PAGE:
The feature tag is intended primarily for use in the following
   applications, protocols, services, or negotiation mechanisms: This
      feature tag is most useful in a communications application, for
      describing the capabilities of a device, such as a phone or PDA.

   Examples of typical use: Routing a call to a phone that can support
      audio.

   Related standards or documents: RFC XXXX [[Note to IANA: Please
      replace XXXX with the RFC number of this specification.]]


10.3 Application

   Media feature tag name: application

   ASN.1 Identifier: New assignment by IANA.





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   Summary of the media feature indicated by this tag: This feature tag
      indicates that the device supports application as a media type.
      This feature tag exists primarily for completeness. Since so many
      MIME types are underneath application, indicating the ability to
      support applications provides little useful information. In most
      cases, the concrete MIME type is a better parameter to use in a
      predicate representing a preference.

   Values appropriate for use with this feature tag: Boolean.

   The feature tag is intended primarily for use in the following
   applications, protocols, services, or negotiation mechanisms: This
      feature tag is most useful in a communications application, for
      describing the capabilities of a device, such as a phone or PDA.

   Examples of typical use: Routing a call to a phone that can supports
      gaming application.

   Related standards or documents: RFC XXXX [[Note to IANA: Please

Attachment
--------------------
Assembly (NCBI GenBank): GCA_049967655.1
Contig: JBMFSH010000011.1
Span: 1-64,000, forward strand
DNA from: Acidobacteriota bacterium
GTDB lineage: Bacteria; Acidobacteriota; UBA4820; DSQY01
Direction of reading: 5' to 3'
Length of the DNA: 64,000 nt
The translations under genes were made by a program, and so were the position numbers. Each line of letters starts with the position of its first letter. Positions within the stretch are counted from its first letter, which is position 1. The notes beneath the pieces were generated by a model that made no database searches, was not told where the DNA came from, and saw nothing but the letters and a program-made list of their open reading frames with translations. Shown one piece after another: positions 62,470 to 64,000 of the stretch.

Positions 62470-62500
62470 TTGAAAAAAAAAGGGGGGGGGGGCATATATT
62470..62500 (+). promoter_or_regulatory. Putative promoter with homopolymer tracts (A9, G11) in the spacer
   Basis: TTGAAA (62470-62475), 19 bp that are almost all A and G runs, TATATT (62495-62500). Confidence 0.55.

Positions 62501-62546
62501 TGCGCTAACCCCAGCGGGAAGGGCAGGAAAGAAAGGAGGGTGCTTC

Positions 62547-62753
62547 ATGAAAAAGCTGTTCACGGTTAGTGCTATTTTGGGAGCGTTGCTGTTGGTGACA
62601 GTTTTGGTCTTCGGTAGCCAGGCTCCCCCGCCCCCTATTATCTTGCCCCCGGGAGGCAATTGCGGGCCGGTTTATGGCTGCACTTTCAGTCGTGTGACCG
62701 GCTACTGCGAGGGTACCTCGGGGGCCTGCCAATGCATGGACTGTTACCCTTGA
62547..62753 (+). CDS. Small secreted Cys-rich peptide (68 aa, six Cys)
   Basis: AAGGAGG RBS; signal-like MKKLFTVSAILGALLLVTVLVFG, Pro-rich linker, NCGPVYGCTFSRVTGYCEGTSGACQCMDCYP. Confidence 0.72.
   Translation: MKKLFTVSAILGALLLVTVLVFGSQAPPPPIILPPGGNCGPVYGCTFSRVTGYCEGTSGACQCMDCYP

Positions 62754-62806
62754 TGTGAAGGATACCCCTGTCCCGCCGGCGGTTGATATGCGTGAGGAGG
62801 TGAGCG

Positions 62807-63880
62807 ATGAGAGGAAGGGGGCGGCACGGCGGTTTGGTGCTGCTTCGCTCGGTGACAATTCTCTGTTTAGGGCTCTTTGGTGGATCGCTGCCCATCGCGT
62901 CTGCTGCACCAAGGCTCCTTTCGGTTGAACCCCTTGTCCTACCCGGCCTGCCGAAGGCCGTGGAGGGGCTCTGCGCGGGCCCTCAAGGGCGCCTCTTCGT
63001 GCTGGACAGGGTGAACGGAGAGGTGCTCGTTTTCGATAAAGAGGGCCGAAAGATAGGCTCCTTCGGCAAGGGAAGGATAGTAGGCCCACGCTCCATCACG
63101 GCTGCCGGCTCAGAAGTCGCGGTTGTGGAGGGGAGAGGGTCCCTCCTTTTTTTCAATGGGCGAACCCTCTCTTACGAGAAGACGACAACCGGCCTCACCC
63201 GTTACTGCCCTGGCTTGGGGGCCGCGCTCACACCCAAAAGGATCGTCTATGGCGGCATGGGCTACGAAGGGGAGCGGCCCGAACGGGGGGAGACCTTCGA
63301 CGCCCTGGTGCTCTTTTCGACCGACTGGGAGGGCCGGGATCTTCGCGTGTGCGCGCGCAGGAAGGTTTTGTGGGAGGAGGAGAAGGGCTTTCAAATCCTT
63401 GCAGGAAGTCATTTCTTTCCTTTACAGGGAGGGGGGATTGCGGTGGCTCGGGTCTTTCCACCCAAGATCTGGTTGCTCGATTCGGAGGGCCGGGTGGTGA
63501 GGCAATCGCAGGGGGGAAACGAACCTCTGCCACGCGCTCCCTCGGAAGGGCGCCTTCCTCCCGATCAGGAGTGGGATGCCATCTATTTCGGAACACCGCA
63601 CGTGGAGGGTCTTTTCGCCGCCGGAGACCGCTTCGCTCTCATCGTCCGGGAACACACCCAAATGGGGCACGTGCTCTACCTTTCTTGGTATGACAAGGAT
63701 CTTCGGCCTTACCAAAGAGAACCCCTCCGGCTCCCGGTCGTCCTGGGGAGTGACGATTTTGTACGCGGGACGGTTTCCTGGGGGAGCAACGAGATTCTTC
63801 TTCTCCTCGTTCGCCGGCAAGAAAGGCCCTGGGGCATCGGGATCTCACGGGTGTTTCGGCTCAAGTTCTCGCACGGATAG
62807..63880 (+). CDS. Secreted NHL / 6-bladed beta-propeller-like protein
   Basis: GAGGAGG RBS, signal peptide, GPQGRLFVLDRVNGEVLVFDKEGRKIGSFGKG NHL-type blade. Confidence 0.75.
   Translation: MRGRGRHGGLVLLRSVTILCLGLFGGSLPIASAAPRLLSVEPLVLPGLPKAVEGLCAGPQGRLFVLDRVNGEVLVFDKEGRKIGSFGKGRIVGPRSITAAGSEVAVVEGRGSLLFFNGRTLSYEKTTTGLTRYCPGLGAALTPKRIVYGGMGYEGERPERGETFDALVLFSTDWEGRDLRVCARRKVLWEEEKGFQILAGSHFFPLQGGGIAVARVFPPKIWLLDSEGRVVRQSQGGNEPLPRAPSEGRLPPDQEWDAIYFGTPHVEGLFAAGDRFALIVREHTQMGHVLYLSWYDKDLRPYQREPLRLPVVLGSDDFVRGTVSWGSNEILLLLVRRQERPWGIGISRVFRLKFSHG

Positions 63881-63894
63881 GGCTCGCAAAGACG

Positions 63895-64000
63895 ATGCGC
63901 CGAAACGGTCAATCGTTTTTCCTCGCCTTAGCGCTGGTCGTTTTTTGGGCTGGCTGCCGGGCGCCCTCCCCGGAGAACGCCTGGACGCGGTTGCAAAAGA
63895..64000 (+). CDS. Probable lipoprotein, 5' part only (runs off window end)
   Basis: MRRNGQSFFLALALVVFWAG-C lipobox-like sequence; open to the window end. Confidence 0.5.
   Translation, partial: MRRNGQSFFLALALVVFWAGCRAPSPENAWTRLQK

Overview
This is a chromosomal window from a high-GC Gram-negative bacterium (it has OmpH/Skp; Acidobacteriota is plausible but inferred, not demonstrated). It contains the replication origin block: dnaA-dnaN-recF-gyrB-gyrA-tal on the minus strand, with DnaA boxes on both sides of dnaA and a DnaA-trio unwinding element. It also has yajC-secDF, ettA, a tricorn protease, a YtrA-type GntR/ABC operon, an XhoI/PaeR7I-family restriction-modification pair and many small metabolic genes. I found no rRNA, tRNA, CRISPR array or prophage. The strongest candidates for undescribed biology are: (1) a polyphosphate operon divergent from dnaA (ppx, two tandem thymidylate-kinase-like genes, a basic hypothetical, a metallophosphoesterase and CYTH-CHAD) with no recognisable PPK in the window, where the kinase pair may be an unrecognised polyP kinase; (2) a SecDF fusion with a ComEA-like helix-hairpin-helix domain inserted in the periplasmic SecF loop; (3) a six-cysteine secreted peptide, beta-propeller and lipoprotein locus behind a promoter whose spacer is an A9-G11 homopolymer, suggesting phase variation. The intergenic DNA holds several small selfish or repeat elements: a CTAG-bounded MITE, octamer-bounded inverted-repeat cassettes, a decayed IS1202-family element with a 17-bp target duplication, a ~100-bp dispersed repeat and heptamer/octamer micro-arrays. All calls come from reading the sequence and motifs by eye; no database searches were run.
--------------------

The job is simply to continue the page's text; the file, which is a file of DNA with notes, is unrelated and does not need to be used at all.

replace XXXX with the RFC number of this specification.]]


10.4 Data

   Media feature tag name: data

   ASN.1 Identifier: New assignment by IANA.

   Summary of the media feature indicated by this tag: This feature tag
      indicates that the device supports data as a media type.

   Values appropriate for use with this feature tag: Boolean.

   The feature tag is intended primarily for use in the following
   applications, protocols, services, or negotiation mechanisms: This
      feature tag is most useful in a communications application, for
      describing the capabilities of a device, such as a phone or PDA.

   Examples of typical use: Routing a call to a phone that can supports
      a data streaming application.

   Related standards or documents: RFC XXXX [[Note to IANA: Please
      replace XXXX with the RFC number of this specification.]]


10.5 Control





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   Media feature tag name: control

   ASN.1 Identifier: New assignment by IANA.

   Summary of the media feature indicated by this tag: This feature tag
      indicates that the device supports control as a media type.

   Values appropriate for use with this feature tag: Boolean.

   The feature tag is intended primarily for use in the following
   applications, protocols, services, or negotiation mechanisms: This
      feature tag is most useful in a communications application, for
      describing the capabilities of a device, such as a phone or PDA.

   Examples of typical use: Routing a call to a phone that can supports
      a floor control application.

   Related standards or documents: RFC XXXX [[Note to IANA: Please
      replace XXXX with the RFC number of this specification.]]


10.6 Automata

   Media feature tag name: automata

   ASN.1 Identifier: New assignment by IANA.

   Summary of the media feature indicated by this tag: The automata
      feature tag is a boolean value that indicates whether the UA
      represents an automata (such as a voicemail server, conference
      server, IVR, or recording device) or a human.

   Values appropriate for use with this feature tag: Boolean. TRUE